I don't think computers are responsible to be honest. I think it's more to do with parents who won't let their children leave the house on their own.

    Growing up, I wasn't ever allowed to walk out the front door on my own. We did live in a rough area though. And even at the age of 19, my Mum still won't let me walk through certain places on my own, such as our local park but there were rumours that someone was set on fire by someone else there a few years ago so it's not a particularly safe place.

    Because of events like these, parents will much rather have their children inside. It may also be that there isn't much to adventure. If there is a road alongside your house, always full of moving cars going at speeds of above 30, will you let your kids run about? There isn't much for children to adventure anyway. During the day, they're locked in a classroom and made to learn from a national curriculum that un-teaches genius and then when it's over, parents are too tired from the day to do anything or have to work late. And then add onto that that children are being handed homework and that some people may live in areas where it's genuinely not safe to let your kids run about.

    Sure enough, if I ever have kids, I hope I live in a small village or something so I can let my kids go out for a while on their own every day.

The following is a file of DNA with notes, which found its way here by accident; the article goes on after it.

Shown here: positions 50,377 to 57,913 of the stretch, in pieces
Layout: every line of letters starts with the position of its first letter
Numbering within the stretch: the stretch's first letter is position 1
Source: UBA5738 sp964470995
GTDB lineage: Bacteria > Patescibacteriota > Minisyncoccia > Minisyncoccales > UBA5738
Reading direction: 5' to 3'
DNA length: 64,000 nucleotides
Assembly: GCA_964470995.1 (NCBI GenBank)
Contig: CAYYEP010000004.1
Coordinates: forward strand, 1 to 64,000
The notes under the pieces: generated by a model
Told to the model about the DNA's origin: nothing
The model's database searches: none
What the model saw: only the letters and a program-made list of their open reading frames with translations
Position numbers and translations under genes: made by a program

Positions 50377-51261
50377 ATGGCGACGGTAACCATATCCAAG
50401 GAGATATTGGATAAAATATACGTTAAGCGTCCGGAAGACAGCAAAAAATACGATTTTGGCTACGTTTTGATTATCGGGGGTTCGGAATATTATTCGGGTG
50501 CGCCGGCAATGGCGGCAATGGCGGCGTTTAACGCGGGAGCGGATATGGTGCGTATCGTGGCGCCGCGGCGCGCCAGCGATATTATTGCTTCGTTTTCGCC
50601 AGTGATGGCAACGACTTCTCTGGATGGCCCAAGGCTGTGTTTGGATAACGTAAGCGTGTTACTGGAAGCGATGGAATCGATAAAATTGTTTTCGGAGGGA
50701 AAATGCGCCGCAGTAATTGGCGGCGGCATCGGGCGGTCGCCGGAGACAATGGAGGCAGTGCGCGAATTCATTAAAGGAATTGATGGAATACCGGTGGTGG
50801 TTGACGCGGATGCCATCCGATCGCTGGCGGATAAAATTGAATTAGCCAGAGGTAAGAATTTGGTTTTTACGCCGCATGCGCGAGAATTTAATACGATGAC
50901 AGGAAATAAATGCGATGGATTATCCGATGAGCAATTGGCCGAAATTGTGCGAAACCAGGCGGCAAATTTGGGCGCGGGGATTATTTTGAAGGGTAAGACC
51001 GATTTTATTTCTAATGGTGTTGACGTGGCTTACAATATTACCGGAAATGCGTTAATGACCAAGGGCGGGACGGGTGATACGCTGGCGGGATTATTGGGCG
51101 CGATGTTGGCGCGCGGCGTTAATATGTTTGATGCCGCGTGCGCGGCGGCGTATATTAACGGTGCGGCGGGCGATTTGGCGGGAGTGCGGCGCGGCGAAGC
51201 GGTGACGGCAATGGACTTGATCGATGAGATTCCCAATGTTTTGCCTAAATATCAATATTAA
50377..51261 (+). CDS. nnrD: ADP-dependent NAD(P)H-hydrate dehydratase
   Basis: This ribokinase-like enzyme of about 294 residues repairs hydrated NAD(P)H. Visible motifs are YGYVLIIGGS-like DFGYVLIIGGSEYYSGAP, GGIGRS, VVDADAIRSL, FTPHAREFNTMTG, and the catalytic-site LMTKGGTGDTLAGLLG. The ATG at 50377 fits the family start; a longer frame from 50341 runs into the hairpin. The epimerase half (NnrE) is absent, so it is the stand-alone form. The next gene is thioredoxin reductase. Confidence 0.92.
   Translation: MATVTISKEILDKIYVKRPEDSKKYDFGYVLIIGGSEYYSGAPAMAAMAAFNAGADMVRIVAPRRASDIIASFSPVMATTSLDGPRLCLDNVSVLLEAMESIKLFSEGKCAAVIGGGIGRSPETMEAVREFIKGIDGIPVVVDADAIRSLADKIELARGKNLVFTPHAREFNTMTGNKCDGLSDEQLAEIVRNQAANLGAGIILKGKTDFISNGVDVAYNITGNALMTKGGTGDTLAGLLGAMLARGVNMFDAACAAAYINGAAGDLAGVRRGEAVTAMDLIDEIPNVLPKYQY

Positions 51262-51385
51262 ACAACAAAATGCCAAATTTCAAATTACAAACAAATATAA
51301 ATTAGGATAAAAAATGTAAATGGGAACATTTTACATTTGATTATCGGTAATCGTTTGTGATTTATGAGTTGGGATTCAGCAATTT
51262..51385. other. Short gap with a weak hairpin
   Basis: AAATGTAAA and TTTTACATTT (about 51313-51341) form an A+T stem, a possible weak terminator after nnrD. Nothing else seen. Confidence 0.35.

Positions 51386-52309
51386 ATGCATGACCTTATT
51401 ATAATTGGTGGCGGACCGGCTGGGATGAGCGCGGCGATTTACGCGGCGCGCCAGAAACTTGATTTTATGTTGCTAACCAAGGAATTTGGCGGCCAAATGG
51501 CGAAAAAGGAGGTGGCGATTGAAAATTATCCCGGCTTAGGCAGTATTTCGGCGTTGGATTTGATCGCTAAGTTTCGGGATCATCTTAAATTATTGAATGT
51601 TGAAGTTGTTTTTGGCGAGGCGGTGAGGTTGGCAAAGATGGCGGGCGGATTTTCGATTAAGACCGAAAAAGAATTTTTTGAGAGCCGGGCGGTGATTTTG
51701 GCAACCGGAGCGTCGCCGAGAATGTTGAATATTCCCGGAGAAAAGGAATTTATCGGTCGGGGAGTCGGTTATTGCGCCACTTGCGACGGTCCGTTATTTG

I've become more adventurous as I've grown older though. I'm still a bit anxious though. I guess it's just the way some people are brought up. It's just not as safe as it used to be.

    And I've just realised what a long post this is. I'm sorry!

  2. Kamille: Unfortunately, ours is a world no longer as safe as the one our parents knew. In my professional work with children, I encourage investigative and adventurous play as much as I can, within certain health and safety limitations of course. I'd go on, but I shan't bore you with child development theories :P

    Basically, it's up to parents to find alternate ways of giving their children a sense of freedom and adventure.

  3. The state is Utah! Driving across the salt flats, amirite?
    Great post! Yay for the Linky award, so I could discover it!

  4. Kris: Spot on! Walking on them was sooooo weird! And you're welcome ^_^

  5. What's your job if you don't mind me asking?

    it's a shame our world has changed so much. I used to read Enid Blyton books and wonder why I couldn't leave the house so often like the characters did.

    We have really small houses with small gardens over here. Especially in the south of the UK so it's not so easy for parents to find things for kids to do. Even when you play hide and seek, there are only three or four places for kids to hide. Bad example, sorry but I can't really explain this. Some houses are so small you don't have too many options. It's hard to build a fort made of chairs and blankets in the room which looks more like a closet.

  6. Kamille: I'm currently a teaching assistant, but I trained in child development in a nursery between 2009 and June of this year.

    I'm quite lucky, living in Brighton. The beach is just down the road ^^

  7. So, the first time my husband and I drove across them (well, first time for me while conscious), we got a video of me licking the ground to verify that they are, indeed, salty. And they are! Very, very salty.

  8. Kris: You are a brave woman! I just loved how my feet sank into it XD